Image: Apple iPad
AP file
Apple began taking online orders for its iPad tablet on Friday. The much-talked about touchscreen device starts at $499. The Wi-Fi only version of the iPad will be available April 3; a version that also includes 3G cellular service with AT&T, is due out in late April.
updated 3/12/2010 8:32:11 PM ET 2010-03-13T01:32:11

It's iPad Day in America — at least Apple hopes it is. The company began taking orders online Friday for its new tablet computer, with delivery scheduled for April 3, the same day the iPad goes on sale in stores in the United States.

The company said on its site that buyers who order the iPad online can have it delivered "free to your door on April 3." Those who order the iPad to be shipped should check whether they have Saturday delivery in their areas, Apple said on its Web site; otherwise, the device will land on doorsteps Monday, April 5.

The company is also taking online iPad "reservations" for those who want to pick up the iPad in Apple stores on April 3. Apple said it is limiting pre-orders to two iPads per customer. The tablet, with a 9.7-inch touchscreen, was unveiled in January by Apple CEO Steve Jobs.

It is too early to say how sales have gone, and Apple does not comment on such issues. An online sales representative was asked mid-day how orders were going, and replied: "It has been a wonderful iPad day so far!"

The first iPads to be available are wireless, or Wi-Fi, only, meaning users will need to have wireless service at home or when out and about to get to the Internet. Another version of the device with both Wi-Fi and cellular 3G service through AT&T, is expected to be available in late April.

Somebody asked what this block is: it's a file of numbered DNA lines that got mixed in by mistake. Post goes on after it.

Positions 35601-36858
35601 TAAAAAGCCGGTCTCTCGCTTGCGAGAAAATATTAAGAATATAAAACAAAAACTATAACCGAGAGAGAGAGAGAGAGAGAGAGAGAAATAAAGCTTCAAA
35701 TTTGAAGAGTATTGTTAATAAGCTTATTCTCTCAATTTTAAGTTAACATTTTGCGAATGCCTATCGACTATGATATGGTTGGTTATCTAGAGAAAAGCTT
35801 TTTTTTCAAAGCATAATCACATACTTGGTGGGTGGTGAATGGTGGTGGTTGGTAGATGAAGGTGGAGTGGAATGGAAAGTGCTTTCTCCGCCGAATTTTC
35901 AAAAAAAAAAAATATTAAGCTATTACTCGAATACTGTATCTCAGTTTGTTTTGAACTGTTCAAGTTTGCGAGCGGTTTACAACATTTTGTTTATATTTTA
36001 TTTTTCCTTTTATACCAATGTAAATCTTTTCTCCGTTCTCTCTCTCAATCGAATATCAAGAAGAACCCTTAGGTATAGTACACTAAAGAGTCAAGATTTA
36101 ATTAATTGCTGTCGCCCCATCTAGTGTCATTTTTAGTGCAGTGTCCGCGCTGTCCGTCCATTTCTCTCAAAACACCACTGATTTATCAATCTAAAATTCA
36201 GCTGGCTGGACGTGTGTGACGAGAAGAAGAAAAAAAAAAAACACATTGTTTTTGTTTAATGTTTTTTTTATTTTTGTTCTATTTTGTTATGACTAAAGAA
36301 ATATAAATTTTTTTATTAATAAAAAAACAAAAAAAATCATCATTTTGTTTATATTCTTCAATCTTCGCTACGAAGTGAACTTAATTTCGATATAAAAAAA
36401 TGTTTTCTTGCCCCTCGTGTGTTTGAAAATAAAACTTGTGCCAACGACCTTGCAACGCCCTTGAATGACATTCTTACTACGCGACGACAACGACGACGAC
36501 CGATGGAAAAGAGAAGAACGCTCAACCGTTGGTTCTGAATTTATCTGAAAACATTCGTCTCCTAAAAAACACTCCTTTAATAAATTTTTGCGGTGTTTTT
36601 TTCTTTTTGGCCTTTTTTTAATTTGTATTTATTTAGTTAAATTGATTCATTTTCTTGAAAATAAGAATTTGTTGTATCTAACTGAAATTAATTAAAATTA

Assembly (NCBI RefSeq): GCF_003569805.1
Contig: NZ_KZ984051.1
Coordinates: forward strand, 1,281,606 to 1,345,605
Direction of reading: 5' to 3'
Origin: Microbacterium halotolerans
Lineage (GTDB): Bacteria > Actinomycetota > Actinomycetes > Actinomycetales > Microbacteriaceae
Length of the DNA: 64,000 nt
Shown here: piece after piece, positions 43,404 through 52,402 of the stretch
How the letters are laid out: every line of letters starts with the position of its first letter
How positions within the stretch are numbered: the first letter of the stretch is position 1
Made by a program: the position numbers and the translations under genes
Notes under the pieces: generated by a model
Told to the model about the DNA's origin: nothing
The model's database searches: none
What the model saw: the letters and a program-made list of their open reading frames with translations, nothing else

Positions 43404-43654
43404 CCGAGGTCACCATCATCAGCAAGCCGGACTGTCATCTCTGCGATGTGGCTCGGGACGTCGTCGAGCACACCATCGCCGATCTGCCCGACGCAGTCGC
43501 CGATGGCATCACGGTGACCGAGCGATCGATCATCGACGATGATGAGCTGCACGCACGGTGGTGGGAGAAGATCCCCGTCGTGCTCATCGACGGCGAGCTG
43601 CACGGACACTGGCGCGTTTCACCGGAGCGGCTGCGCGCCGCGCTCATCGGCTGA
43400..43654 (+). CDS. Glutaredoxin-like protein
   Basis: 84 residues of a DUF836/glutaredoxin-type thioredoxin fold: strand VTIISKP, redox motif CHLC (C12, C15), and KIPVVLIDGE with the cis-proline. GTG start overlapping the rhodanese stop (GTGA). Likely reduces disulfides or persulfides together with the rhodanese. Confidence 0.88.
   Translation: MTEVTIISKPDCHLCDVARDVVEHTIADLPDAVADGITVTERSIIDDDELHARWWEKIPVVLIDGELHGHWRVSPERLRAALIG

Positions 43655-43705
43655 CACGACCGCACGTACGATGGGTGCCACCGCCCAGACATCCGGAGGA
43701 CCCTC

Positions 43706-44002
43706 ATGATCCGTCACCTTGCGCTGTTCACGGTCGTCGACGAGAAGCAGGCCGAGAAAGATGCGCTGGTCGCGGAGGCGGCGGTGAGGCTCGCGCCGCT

Prices for the Wi-Fi-only iPad are $499, $599 and $699, depending on the data storage, which ranges from 16 to 64 gigabytes. The Wi-Fi plus 3G versions cost $130 more, with prices ranging from $629 to $829.

AT&T will charge $29.99 a month for "unlimited use" and $14.99 a month for up to 250 megabytes. There will be no contract with AT&T required for the plans.

The iPad is considered by many to be the "it" product of the year so far, and several other companies are rolling out similar devices, including HP and Dell. Apple's tablet also may wind up being a significant challenger to Amazon's popular Kindle e-reader, although no one yet knows whether tablet computers will capture the interest and wallets of consumers.

Apple says the iPad will include 12 new applications designed just for the iPad, which should be able to run almost all of the 140,000-plus "apps" already available for the iPhone and iPod Touch.

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